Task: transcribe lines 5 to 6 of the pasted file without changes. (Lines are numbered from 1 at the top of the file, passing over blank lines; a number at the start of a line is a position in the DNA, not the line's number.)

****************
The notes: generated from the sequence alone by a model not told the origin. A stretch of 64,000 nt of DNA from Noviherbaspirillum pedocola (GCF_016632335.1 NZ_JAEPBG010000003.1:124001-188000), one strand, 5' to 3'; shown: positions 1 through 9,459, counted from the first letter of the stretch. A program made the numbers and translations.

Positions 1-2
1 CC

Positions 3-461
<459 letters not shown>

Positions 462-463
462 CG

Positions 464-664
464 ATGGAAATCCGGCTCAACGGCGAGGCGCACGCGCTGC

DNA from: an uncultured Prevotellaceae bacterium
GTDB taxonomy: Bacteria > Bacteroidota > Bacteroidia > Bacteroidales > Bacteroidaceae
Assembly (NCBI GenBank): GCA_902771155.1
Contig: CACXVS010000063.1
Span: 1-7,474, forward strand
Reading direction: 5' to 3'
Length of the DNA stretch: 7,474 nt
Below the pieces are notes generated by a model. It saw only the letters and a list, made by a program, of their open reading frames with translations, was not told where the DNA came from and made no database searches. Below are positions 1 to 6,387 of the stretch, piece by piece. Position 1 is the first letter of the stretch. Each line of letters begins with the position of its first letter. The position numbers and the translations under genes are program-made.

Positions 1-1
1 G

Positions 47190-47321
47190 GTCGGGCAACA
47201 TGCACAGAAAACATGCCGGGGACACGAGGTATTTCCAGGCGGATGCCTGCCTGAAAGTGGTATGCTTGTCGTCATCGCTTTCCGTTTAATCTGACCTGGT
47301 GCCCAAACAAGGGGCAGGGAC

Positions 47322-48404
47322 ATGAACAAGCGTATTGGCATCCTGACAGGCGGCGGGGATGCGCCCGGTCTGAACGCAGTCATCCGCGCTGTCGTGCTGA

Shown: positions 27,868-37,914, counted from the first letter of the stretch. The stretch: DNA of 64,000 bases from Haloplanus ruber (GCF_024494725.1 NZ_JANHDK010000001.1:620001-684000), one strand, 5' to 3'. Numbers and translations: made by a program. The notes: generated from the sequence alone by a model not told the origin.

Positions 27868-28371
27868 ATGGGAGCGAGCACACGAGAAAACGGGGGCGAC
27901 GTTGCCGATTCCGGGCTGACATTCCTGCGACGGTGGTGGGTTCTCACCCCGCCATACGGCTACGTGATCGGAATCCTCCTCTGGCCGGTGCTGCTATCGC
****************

<459 letters not shown>

Positions 462-463